Read the OttawaJazzScene.ca review of Molly Johnson's Ontario Scene show on May 1, 2015.
Friday, March 8, 2013
Studio, National Arts Centre
A few bass notes sounded, followed by the piano: a quiet ballad intro for a few bars. And then Molly Johnson slipped onto the stage of the NAC Studio, opened her mouth, and the whole energy level of the room hopped up by several orders of magnitude.
The stage was simply dressed with a few Paisley rugs; the lighting was static and unobtrusive. The audience's whole attention was focused on the musicians, and the vibe was intense.
It was Johnson singing jazz standards and her greatest hits. It was an audience with a large percentage of her long-time fans. And, combined with a great backing trio, it was a concert to remember.
Most of the songs came from her 2011 best-of collection, The Molly Johnson Songbook, and covered her entire career. They ranged from ballads to blues to sassy up-tempo numbers, and all were delivered in her uniquely husky and expressive voice.
She was well supported by a trio of Toronto musicians who really know how to swing – and how to lightly accompany quieter numbers. Johnson noted that bassist Mike Downes had been playing with her for 20 years; pianist Robi Botos and drummer Larnell Lewis are more recent additions, but all four were clearly comfortable and copacetic together.
Johnson began with the Gershwin standard, “But not for me”, a swinging number which she ended with a vocal flourish – a style she'd repeat several times that evening. Then came a jazzy version of the country hit, “Ode to Billie Joe”, where the piano mimicked the cadences of her voice as she told the story, and in which she scatted on repeated individual words in the song. “Let's waste some time” was delivered as a confessional ballad, with seductive overtones.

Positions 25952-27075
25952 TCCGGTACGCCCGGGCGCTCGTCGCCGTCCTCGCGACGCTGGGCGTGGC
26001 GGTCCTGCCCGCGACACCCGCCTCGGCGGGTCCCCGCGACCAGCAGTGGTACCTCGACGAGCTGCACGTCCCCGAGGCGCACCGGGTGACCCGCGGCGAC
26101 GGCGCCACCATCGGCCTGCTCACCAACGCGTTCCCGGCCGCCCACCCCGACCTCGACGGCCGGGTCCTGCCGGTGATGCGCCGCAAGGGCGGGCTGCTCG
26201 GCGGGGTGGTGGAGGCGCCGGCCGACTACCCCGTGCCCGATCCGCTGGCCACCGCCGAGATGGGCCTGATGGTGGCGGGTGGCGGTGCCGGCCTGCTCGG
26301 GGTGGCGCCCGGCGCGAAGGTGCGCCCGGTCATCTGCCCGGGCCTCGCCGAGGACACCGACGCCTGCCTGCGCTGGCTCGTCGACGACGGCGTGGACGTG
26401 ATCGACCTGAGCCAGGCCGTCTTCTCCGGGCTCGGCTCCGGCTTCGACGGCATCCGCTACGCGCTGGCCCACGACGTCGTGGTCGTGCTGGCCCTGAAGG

She introduced “If you know love” by talking about how French audiences love her music (she toured there regularly for most of the last decade), and how she approves of their taste in wine, cheese – and jazz. She sang it with a smile in her voice, emphasizing the romantic lyrics.
The beat was much more pronounced in the next number, “Sticks and Stones”, emphasizing the message of needing to work it out instead of fighting. The song, co-written by her and Downes, began with strongly accented riffs on bass and piano, and ended with a duet between Johnson's vocals and Lewis' full drum riffs.
Billy Strayhorn's “Lush Life” is an elegant and melancholy description of love gone wrong, and Johnson's sincere and beautiful rendition drew strong applause from the audience. They were equally happy with the next song, “Diamond in my Hand”, a number from her first album which she described as “my country tune”, but which I'd call more gospel. The song started quietly and ended with her belting out the lyrics about supporting each other.
The second set began with just the band, playing the Burt Bacharach tune “Close to You” in an instrumental rendition that almost made me forget the sappy lyrics in the version by the Carpenters. Botos started alone, adding jazz accents to the melody; Downes and Lewis joined in with insistent solos, and the piece became steadily more abstract and rhythmic – and more interesting. The piece drew a standing ovation from some audience members.
Johnson entered with “Gee baby, ain't I good to you?” which she described as “a great tune with really stupid lyrics.” The interesting thing about this version was how she and the other musicians played with that melody, echoing it on bass, extending the intro on piano, and adding high grace notes. Her belting out of the last few lines engendered strong applause from the audience.